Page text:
Minister rejects cod fishing ban

Defra says no ban on cod after new fishing report warns of declining stocks
Defra says no ban on cod after new fishing report warns of declining stocks

The government has insisted it will not ban cod fishing to tackle the decline in stocks, warning it would mark the end of the UK's fishing industry.

It was responding to a new report in American journal Science, which today warns that without radical action, there will be no wild fish or seafood left by 2048.

The authors noted that 29 per cent of stocks have already collapsed and warned that if current trends continued, they would fall to just ten per cent of maximum catches and become unrecoverable.

Report co-author Nicola Beaumont, an ecological economist at Plymouth marine laboratory, said the four-year study had revealed how interdependent fish species were - warning that overfishing one type could have serious effects on others.

"The oceans have all these moving parts and if you start removing parts, you get a breakdown," she said.

Cod is one of the most threatened species and is already subject to strict quotas, but although he accepted the need to take action to tackle the problem, fisheries minister Ben Bradshaw said there was no question of banning cod fishing altogether.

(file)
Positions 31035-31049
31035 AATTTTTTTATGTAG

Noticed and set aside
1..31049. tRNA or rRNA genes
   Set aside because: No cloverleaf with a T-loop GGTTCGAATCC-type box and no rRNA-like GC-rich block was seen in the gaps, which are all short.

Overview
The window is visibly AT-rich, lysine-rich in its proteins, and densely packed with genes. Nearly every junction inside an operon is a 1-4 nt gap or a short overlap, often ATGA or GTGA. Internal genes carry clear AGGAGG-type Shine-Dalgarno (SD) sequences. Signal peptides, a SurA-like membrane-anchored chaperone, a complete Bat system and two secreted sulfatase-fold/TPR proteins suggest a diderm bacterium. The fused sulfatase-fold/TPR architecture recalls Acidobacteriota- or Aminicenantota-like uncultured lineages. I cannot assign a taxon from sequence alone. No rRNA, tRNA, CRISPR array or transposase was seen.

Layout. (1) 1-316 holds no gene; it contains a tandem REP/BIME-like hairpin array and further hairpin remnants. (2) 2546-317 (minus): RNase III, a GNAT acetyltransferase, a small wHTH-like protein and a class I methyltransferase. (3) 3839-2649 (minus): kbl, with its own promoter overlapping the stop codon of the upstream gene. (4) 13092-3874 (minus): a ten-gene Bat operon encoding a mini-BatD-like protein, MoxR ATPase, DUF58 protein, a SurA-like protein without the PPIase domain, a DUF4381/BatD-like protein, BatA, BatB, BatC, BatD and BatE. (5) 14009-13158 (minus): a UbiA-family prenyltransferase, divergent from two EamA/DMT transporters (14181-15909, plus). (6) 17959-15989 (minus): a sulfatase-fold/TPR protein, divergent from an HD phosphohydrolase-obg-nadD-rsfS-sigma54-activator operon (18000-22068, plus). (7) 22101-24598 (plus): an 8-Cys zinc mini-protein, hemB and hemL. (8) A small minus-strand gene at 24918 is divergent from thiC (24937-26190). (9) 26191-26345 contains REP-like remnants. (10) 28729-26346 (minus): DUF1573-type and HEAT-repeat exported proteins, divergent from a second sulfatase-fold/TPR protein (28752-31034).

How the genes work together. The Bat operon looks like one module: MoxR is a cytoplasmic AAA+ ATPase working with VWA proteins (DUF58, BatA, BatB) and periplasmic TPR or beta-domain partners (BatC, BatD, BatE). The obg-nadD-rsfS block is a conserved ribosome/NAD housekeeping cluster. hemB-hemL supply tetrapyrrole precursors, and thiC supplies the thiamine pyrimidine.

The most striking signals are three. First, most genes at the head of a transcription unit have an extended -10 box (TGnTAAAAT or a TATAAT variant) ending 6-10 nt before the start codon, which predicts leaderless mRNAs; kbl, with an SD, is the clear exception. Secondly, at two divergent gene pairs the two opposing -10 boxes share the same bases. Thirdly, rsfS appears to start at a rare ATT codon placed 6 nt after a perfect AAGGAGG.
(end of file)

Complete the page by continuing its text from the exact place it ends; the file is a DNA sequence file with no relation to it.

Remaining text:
"If there were to be a zero catch for cod, we would have to close almost all of the UK fishing industry because there's almost no part of our fishing industry that doesn't catch some cod as by-catch," he told the BBC.

His comments were welcomed by the National Federation of Fishermen's Organisations (NFFO), who argued today's report was proof that the EU common fisheries policy (CFP) and "one-size fits all" system of catch quotas had failed to protect fish stocks.

Assistant chief executive Doug Beveridge told that for the past few years the UK fishing industry had changed its approach to sustainability and was now working with scientists to ensure stocks were properly managed.

"We have taken action," he stressed, saying the report did not take this into account. He also argued the study's projections were only of limited use for northern European fishing, given that they were primarily from data taken in tropical seas.

Meanwhile, a spokesman for the Department for Environment, Food and Rural Affairs (Defra) said loss of marine biodiversity was the "second biggest environmental challenge we face after climate change".

As well as affecting what people eat, the loss of fish stocks could also lead to coastal flooding, beach closures and an increase in harmful algal bloom, known as red tides.

"We have led international moves to improve oceans governance and tackle illegal, unregulated, and unreported fishing on the high seas," the Defra spokesman said.

"We will also be leading calls later this month at the United Nations for a moratorium on destructive bottom trawling in international waters. At home too we have clamped down on illegal fishing and set fishing quotas, in line with the health of stocks."

In 2005, the fish caught by more than 6,300 British vessels was worth £571 million and a further 18,180 people were involved in fish processing. Britain has 1,300 fishmongers, handling both UK-caught fish and imported products, which are worth £1.6 billion.


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